Fate is cruel to Red Wings
Game Three of this series had a little bit of everything that makes playoff hockey the most hard-fought and compelling sports action there is. It also demonstrated how arbitrary the fate of competition can be.
What makes this series so good to begin with is that these teams have equal parts respect and loathing for one another. They have history and they know that survival is all about winning that one-on-one confrontation with the guy lined up against you each and every shift. It is as pure and basic as the game gets.
Both of these teams were ready for the rough going from the outset. Shots on goal barely beat the body check tally, giving an indication of just how hotly contested this game was. The Ducks set the tone, but the Red Wings would not relent. Only the superb goaltending of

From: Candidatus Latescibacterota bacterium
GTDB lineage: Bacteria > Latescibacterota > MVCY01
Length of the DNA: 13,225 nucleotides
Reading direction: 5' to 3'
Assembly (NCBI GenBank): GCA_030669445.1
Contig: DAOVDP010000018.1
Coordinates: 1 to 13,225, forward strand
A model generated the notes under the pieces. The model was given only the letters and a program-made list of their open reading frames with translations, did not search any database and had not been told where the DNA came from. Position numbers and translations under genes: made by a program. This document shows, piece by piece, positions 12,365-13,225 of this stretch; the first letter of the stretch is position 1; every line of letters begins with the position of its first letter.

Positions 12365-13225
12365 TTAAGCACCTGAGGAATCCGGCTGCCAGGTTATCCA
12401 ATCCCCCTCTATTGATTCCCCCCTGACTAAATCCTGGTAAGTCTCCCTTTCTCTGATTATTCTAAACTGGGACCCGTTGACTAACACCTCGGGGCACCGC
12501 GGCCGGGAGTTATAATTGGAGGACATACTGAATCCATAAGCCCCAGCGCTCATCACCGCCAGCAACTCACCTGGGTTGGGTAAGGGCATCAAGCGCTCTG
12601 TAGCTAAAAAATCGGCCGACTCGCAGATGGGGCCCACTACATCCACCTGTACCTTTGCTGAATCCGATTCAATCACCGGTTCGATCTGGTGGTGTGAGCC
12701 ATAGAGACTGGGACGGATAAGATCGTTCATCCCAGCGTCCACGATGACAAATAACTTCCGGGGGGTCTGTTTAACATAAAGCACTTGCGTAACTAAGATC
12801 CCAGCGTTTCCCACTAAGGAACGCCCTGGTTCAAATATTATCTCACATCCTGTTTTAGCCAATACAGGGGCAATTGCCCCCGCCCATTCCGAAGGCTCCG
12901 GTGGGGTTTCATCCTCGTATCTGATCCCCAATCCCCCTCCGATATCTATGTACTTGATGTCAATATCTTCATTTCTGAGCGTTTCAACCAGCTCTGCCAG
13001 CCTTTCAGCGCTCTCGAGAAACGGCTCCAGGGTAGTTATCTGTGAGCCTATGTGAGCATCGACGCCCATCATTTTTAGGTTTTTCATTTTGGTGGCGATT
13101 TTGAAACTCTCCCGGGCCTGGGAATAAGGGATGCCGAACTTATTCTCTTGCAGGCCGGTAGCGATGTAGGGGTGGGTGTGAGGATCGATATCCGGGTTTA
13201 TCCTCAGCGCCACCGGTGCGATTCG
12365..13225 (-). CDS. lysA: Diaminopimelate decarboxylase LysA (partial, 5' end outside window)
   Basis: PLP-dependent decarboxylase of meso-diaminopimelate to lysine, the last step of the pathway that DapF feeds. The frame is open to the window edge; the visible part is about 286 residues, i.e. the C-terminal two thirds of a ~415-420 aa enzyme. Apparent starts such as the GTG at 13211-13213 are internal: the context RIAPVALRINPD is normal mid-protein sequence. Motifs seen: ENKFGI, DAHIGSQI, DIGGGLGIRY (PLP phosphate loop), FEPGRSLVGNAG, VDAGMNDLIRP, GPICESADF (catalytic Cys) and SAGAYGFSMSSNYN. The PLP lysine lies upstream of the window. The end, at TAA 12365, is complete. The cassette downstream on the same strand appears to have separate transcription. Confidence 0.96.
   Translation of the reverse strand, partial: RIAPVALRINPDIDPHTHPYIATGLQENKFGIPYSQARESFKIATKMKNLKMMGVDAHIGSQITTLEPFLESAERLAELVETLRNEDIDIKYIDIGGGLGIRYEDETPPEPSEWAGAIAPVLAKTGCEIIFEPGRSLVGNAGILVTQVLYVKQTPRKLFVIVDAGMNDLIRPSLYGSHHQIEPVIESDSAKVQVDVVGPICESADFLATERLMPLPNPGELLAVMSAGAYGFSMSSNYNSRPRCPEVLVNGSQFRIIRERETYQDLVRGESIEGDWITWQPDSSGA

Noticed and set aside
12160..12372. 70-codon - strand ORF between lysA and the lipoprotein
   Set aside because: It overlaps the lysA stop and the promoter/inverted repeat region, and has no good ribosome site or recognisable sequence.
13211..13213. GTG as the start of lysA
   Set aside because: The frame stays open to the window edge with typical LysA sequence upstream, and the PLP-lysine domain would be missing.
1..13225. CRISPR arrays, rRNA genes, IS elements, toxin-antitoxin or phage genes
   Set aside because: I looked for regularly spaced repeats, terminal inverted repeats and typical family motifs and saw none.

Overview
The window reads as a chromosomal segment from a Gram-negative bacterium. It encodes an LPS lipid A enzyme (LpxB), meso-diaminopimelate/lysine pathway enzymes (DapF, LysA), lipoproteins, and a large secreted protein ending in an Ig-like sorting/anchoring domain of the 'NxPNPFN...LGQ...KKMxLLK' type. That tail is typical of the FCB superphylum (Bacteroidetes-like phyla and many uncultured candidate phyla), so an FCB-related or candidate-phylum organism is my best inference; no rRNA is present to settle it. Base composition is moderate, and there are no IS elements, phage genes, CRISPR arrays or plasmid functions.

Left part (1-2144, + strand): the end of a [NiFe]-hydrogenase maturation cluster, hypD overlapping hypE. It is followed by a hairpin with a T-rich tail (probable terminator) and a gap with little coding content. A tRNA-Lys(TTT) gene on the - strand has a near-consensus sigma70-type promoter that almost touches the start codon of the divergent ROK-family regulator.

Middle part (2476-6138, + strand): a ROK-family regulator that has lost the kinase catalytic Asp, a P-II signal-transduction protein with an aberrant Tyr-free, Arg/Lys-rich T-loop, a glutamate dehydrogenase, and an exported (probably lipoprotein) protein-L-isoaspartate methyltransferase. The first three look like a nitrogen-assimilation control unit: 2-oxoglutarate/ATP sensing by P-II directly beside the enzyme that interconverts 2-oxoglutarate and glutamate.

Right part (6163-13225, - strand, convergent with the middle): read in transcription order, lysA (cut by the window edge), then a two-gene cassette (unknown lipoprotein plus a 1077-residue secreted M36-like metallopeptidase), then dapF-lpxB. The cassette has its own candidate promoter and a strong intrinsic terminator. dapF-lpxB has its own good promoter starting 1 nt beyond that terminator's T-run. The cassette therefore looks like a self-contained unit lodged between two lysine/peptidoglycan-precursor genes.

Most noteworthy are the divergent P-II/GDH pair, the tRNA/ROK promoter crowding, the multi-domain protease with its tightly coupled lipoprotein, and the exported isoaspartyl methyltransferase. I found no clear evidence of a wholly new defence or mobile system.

Meanwhile, capricious breaks came into play.
But on the same play, though, iconic warrior
Such is the ebb and flow of playoff hockey. Stuff happens. You can't let the bad vibes linger. Even when the Ducks made it 2-0 midway through the game, the Red Wings weren't fazed. They redoubled their effort and carried the play the rest of the game.
Sure enough, the riled Red Wings outshot the Ducks 35-9 in the second and third periods after Anaheim held a 14-11 advantage in a rambunctious opening frame.
Unfortunately, this game's legacy will forever be about injury and a referee's premature whistle. Near the end of the second period, Ducks defenseman
That the Red Wings had seemingly tied the game and left everyone in the building expecting overtime only made the reality sting a little more. Referee
As good as the game was, everyone deserved better, including Watson.